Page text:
Barry Keldoulis takes the helm at Art Fairs Australia in time to launch Sydney Contemporary, the newest addition to Australia’s art fair scene.
Barry Keldoulis has been named CEO and group fairs director of Art Fairs Australia, the organisation behind the Melbourne Art Fair and Sydney Contemporary art fair. He replaces Francesca Valmorbida less than six months before the first Sydney Contemporary in September 2013.
An art professional for over thirty years, Keldoulis established his Sydney Gallery GBK in 2003, aiming “to fill a gap in opportunity for young and emerging artists to exhibit between artist-run spaces and major commercial galleries”, according to the Sydney Contemporary art fair website. Represented artists like duo Sean Cordeiro and Claire Healy and Mumbai-based Jitish Kallat have gone on to show at events such as the 53rd Venice Biennale in 2009 and the Guangzhou Triennial 2008.
Before returning to the Australian commercial gallery scene in 1996, Keldoulis worked with New York City’s Department of Cultural Affairs for almost a decade, and spent a number of years in Europe. Commenting on Keldoulis’ new role in a press release, Tim Etchells, founder of both Art Fairs Australia and ART HK (now operating as Art Basel Hong Kong), said,
Barry’s extensive knowledge of the Australian and international art scene will make him invaluable in helping us develop both Sydney Contemporary and the Melbourne Art Fair.
Australia’s youngest art fair
Keldoulis’ first task will be to oversee the inaugural Sydney Contemporary, a new art fair slated to open its doors 20 to 22 September 2013. Presenting the work of both Australian and international artists, the biennial event will focus on current trends and emerging practices in modern and contemporary art worldwide. The three day fair includes educational activities, guided tours and guest speakers, and presents works from over sixty galleries.
Speaking to the Sydney Morning Herald, Keldoulis outlined his aims for Sydney Contemporary,
People are extraordinarily time-poor. An art fair, for all of their faults, is the best way to see a hell [of a lot] of work all at once. And you get the opportunity to see work not just from your own city but also from all over the world. … The bar must be set high and maintained there.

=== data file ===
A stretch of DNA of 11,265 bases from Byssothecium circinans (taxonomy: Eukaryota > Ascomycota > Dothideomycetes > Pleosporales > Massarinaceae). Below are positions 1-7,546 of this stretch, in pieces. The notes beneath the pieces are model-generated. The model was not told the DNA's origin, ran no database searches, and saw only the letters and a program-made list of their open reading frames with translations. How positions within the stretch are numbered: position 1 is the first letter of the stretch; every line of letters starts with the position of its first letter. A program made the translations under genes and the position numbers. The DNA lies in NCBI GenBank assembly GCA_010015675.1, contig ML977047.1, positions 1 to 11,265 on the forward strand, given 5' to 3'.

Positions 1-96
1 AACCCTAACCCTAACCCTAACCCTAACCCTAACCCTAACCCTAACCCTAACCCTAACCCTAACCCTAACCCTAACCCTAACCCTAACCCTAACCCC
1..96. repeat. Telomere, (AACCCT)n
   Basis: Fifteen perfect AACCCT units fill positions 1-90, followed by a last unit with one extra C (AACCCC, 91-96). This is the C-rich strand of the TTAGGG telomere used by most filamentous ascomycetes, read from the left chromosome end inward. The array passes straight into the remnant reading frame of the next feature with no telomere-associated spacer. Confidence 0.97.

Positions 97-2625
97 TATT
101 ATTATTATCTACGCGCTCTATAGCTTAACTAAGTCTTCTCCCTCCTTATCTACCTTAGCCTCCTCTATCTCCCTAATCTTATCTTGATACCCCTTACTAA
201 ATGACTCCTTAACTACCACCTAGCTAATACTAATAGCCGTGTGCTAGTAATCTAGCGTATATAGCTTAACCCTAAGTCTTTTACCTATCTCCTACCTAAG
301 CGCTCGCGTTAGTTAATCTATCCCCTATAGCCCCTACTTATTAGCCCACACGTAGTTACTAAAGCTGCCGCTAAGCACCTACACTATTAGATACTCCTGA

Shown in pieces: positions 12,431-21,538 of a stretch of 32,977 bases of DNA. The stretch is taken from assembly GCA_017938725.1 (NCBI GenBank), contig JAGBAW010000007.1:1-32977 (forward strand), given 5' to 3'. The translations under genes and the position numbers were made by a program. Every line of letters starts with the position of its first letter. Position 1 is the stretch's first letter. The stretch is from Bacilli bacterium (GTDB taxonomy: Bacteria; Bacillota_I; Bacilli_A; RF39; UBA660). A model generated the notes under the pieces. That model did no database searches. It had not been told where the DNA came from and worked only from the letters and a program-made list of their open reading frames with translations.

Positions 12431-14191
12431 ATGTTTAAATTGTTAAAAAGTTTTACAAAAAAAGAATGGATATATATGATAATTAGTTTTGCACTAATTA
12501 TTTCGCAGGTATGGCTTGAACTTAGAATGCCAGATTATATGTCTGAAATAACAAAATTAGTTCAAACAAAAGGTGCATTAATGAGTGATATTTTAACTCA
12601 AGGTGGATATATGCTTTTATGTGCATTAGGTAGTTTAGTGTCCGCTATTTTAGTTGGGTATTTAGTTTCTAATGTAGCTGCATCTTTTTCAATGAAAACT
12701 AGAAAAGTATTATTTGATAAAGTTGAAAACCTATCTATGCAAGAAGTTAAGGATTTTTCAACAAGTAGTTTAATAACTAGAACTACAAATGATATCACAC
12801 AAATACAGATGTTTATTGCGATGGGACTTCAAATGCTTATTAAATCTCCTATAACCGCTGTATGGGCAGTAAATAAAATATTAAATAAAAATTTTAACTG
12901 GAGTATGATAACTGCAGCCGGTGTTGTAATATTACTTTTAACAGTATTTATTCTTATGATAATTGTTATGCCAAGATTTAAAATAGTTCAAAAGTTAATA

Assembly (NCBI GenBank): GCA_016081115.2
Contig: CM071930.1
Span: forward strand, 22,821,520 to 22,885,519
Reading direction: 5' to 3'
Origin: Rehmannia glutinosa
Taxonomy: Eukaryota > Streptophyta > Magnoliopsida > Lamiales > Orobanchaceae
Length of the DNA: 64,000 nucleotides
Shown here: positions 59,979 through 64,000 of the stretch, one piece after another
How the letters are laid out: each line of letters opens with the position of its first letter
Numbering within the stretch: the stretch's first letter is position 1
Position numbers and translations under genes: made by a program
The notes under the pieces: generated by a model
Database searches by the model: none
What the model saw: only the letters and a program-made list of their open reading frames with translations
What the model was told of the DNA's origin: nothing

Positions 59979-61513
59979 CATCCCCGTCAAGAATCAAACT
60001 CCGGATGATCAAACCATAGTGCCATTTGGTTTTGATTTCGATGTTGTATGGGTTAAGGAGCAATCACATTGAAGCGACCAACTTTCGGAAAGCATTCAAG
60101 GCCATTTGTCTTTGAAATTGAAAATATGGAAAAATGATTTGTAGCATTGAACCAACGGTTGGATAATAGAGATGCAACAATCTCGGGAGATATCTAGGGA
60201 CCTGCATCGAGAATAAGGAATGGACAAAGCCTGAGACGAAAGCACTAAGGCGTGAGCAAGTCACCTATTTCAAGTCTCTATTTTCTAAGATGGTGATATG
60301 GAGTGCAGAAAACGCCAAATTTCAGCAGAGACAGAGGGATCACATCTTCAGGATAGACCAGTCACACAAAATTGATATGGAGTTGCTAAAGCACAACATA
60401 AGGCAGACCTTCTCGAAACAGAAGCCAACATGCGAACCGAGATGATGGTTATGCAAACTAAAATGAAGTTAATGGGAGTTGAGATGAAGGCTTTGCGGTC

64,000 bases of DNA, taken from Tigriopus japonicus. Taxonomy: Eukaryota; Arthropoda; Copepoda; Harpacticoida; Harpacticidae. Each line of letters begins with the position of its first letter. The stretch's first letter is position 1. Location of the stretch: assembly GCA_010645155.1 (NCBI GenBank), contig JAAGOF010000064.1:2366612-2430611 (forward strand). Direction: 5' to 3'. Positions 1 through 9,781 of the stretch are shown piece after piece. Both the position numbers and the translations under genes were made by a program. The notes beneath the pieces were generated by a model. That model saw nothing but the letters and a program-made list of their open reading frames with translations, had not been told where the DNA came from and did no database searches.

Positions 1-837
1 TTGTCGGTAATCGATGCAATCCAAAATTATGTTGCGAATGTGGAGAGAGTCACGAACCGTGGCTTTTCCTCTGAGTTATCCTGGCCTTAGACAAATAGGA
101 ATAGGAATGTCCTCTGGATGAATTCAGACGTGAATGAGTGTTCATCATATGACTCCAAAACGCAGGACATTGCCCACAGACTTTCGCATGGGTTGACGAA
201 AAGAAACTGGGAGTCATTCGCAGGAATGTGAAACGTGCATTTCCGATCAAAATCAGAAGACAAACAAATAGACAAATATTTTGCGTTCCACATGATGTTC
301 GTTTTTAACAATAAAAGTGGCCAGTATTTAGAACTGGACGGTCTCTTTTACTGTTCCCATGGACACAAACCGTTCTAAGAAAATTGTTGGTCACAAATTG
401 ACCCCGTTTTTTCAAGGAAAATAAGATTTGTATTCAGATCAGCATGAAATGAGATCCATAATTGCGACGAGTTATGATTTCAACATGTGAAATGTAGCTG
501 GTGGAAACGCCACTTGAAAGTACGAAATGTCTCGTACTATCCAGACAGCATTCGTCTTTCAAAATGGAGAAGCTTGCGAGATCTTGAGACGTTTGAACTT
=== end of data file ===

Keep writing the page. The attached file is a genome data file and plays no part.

The upcoming event fills the gap left in the city’s art events calendar by the Affordable Art Fair Sydney, which was scrapped in 2012, says the Herald. Etchells asserted in the press release that the new fair is a different calibre of event,
Sydney Contemporary represents the first time this city has hosted a serious, high-end art fair. We expect it to play a significant role in helping to focus attention on the Sydney art scene in the same way that ART HK focused attention on Asian art.
The upcoming Australian event follows the successful launch in March 2013 of Art13 London, another new art fair steered by Etchells.
Two art fairs, one new director
Sydney Contemporary will be presented in alternate years with Melbourne Art Fair, a biennial showing contemporary art from over 900 artists working across diverse mediums. The fair, scheduled for 2014, is owned by the non-profit Melbourne Art Foundation but managed by Etchell’s company Single Market Events, and will be overseen by Keldoulis in his new role.
- Affordable Art Fair Hong Kong goes “glocal” to stand out in art fair crowd – interview – March 2013 – Camilla Hewitson on increasing appetite for art and how the fair is supporting young artists
- Growing grass for dogs: Curating with Indian artist Jitish Kallat – interview – March 2013 – co-curator Bala Starr on Kallat’s first Australian solo show
- One man’s treasure: Chinese artist Song Dong’s Waste Not in Sydney – January 2013 – an exhibition in Sydney’s Carriageworks, where Sydney Contemporary will be held
- Biennale of Sydney 2012: Canadian artist Erin Manning on Folds to Infinity – September 2012 – Manning talks about the seven year “relational art project” she presented at the 2012 Biennale in Sydney
- Who are Australia’s top arts philanthropists? ArtsHub names 6 – December 2011 – find out who has made a difference to the country’s contemporary arts scene
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